Venous thromboembolism (VTE) is one of the most preventable causes of hospital mortality. Per the CHEST guidelines, a 6% VTE prevalence is considered high risk and 3% is considered moderate risk in non-orthopedic surgeries. There are few studies that have assessed the prevalence of VTE post-kidney transplant with variable use of chemoprophylaxis among transplant centers. The purpose of this study is to assess the prevalence of VTE post-kidney transplant where chemoprophylaxis is not routinely utilized. This was a retrospective cohort study of adult recipients receiving a kidney transplant between 2007 and 2012. Multi-organ transplant recipients and early graft loss secondary to vascular complications were excluded. Thymoglobulin induction with triple immunosuppression was routinely used. Of the 430 patients enrolled, 351 patients were eligible including 217 deceased donor and 134 living donor recipients. At the time of transplant, 14 patients had documented hypercoagulable disease states (history of previous thromboembolism or serological testing). The primary outcome was to assess VTE prevalence within 35 days post-transplant. Secondary outcomes were VTE prevalence within 1 year, living vs. deceased donor recipients, and prevalence in patients with hypercoagulable disease states. A VTE was defined as a radiographically diagnosed pulmonary embolism (PE) or deep venous thrombosis with clinical symptoms. The VTE prevalence was 3.1% within 35 days post-transplant, with a total of 11 VTE events, including 2 PEs. VTE prevalence within 1 year was 4.8%. VTE prevalence in deceased vs. living donor recipients was 4.1% vs. 1.4% (p=NS) within 35 days, and 6.5% vs. 2.2% (p=NS) within 1 year. PE prevalence within 35 days in deceased vs. living donor recipients was 0.9% vs. 0% (p=NS). Finally, VTE prevalence in patients with and without hypercoagulable disease states was 14% vs. 2.6% (p=NS). The data suggests that kidney transplant surgery is moderate risk and chemoprophylaxis may be considered. Patients receiving deceased donor transplants may be at an increased VTE risk as compared to living donor recipients. Chemoprophylaxis should be considered in patients with hypercoagulable disease states at the time of transplant. The lower than anticipated rate of VTE could be secondary to the high rate of use of anti-platelet agents in this patient population. Further prospective studies are needed to further describe the risk of VTE in renal transplant patients.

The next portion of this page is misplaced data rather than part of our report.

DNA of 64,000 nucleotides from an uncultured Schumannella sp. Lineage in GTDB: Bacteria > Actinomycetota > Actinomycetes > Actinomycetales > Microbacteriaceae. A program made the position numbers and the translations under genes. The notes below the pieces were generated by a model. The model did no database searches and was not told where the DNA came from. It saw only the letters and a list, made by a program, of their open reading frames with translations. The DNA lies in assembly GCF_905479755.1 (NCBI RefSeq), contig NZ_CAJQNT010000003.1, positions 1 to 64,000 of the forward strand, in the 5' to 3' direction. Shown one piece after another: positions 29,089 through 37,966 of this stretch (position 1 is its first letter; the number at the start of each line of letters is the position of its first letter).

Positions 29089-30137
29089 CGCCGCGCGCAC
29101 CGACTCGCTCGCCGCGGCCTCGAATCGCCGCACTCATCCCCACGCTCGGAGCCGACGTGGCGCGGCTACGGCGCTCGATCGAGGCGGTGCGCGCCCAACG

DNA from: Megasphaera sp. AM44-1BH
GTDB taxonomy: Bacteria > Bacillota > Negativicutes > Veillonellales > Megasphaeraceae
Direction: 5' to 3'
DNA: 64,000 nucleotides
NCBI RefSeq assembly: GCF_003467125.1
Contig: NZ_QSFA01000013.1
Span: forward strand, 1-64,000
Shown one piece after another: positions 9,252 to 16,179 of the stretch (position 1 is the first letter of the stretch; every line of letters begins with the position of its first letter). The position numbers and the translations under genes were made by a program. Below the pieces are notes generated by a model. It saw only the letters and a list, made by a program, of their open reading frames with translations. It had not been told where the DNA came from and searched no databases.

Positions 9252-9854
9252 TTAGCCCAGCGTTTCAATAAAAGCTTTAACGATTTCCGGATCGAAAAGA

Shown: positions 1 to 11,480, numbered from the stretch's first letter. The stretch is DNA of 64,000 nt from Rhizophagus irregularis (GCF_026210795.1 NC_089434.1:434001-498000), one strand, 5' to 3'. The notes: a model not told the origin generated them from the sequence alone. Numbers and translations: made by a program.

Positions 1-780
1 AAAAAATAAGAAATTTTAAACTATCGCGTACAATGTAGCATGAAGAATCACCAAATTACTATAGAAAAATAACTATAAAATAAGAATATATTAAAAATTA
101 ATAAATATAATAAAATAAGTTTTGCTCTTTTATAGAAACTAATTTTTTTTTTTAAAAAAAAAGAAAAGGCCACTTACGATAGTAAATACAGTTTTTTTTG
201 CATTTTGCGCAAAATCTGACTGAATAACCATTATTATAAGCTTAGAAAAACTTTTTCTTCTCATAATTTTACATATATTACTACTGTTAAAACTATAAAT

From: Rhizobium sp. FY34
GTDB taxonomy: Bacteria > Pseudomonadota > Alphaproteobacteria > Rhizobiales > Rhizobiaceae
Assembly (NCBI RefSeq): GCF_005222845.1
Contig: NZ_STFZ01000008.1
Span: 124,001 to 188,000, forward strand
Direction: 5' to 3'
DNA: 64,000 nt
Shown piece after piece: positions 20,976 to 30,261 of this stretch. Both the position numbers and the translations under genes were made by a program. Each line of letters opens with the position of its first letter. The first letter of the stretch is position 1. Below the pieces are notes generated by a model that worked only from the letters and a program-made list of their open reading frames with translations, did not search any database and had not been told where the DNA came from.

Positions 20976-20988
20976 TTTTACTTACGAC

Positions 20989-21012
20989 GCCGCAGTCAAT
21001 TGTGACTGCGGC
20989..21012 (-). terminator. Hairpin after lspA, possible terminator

To cite this abstract in AMA style:Nenno K, Ally W, Palkimas S, Campolieto M, Macik B, Brayman K, Agarwal A. Prevalence of Venous Thromboembolism Post-Kidney Transplant: A Single Center Experience [abstract]. Am J Transplant. 2013; 13 (suppl 5). https://atcmeetingabstracts.com/abstract/prevalence-of-venous-thromboembolism-post-kidney-transplant-a-single-center-experience/. Accessed October 27, 2020.
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